"The stories in Concerning Those Who Have Fallen Asleep are meant to sit with the reader and digest slowly. Throughout the collection Soto draws the reader into the often overlooked transitional spaces of a character’s life, and while each story is full and complete, the reader will be left hungry for more as Soto leaves his endings open to the possibility of an unending expansive future."
—Corrine Watson, West Trade Review
"[Soto's] well-drawn characters with their nuanced battles with grief and hope shine brighter. Haunting and complex."
"An imaginative and otherworldly collection . . . In these well-crafted stories, Soto evocatively shows how the characters are at turns mystified by inexplicable experiences or haunted by burdensome pasts . . . Readers will be enriched by the way this work thoroughly investigates the human heart."
"Adam Soto has talent to burn and then some. The stories in Concerning Those Who Have Fallen Asleep are intense, beautifully dense, wonderfully detailed, funny, scary—all this. That rare thing, a thrilling book of stories."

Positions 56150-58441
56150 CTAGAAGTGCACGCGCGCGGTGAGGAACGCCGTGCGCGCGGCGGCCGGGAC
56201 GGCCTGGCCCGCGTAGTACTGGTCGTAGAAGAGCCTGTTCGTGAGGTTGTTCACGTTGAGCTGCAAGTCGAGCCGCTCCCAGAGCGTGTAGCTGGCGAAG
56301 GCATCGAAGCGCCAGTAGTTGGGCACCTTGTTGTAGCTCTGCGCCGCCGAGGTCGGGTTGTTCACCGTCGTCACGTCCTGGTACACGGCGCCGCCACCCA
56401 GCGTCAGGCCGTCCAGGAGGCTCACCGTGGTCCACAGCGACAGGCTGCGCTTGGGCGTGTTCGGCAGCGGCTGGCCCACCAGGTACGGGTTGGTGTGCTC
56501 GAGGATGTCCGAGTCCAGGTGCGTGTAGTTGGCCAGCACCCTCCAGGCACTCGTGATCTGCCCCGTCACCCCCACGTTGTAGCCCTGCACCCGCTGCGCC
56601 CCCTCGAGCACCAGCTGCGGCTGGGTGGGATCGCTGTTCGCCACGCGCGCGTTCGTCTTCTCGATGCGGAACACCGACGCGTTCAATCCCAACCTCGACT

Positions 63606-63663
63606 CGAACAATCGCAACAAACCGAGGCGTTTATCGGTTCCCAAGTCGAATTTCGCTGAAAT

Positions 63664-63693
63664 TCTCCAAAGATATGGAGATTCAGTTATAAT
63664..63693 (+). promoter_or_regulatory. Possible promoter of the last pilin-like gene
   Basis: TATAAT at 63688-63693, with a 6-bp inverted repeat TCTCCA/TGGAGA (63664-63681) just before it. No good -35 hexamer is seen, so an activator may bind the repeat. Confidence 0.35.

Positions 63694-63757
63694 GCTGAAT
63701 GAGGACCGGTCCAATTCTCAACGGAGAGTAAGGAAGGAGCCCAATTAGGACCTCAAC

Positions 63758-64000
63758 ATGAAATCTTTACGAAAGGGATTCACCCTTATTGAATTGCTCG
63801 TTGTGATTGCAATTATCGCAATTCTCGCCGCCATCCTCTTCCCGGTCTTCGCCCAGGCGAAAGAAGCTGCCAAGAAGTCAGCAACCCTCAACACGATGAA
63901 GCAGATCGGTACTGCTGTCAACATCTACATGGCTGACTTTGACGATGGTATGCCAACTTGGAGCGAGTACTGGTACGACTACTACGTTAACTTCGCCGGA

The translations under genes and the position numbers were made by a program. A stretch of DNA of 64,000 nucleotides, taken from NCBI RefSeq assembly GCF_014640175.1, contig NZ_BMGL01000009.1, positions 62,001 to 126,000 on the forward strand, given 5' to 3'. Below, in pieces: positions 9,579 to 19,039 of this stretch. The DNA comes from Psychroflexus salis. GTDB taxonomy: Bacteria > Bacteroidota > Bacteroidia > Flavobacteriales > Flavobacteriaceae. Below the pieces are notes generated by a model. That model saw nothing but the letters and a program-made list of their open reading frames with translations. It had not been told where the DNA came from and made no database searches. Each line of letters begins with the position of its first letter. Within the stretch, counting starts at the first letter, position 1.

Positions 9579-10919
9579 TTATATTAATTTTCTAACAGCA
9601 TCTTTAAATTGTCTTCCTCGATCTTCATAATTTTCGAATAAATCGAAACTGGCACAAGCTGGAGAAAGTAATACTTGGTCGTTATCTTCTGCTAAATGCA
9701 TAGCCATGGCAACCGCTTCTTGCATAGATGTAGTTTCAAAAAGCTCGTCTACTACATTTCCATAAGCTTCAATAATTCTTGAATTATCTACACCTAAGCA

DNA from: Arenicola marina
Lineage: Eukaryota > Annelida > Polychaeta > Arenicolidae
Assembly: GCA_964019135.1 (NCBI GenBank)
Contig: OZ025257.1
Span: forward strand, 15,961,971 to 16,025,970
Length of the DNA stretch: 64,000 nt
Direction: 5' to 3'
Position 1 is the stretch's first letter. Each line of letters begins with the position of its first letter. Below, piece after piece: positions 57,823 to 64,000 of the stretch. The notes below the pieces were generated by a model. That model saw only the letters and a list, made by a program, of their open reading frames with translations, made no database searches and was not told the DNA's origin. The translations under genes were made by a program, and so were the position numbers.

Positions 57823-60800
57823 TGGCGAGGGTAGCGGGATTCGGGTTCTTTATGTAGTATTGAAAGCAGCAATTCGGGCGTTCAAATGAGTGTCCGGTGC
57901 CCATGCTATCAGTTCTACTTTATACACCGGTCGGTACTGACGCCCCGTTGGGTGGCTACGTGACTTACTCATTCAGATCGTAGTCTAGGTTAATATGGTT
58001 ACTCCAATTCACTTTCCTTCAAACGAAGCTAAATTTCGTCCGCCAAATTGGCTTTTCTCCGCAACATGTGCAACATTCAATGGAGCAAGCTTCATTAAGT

—Peter Orner, author of Maggie Brown & Others and Love and Shame and Love
"Adam Soto is the metaphysical detective for our dissonant era, and every one of these stories is a new type of ghost he shines a light on, in this portable haunted house of a short story collection. An exhilarating ride, to be read throwback-style: chain-smoking under a pale moon, in black and white."
—Fernando A. Flores, author of Tears of the Trufflepig and Valleyesque
"Adam Soto's ghost stories are mostly not literal—but they are haunting. There are so many tricks and feints here that you'll be working through Soto's cleverness days later. In this collection of tightly wound but diversely approached stories, Adam Soto unravels the sloppy, conflicted lives of his characters with precision and polish. Each work—some short, others longer—all find a way to compact the breadth of a novel within constraints of the short story. Concerning Those Who Have Fallen Asleep is less an anthology of stories, but an impressive and thrilling accumulation of small universes."
—Kevin Nguyen, author of New Waves
"Concerning Those Who Have Fallen Asleep is weird in all the best ways possible. These stories show fragments of much larger universes, enticing you with what they give as well as with what they suggest. These tales are plucked from bizarre worlds, from the blood of shadow creatures, from the tears of angels. Let them haunt you.”
—Gabino Iglesias, author of The Devil Takes You Home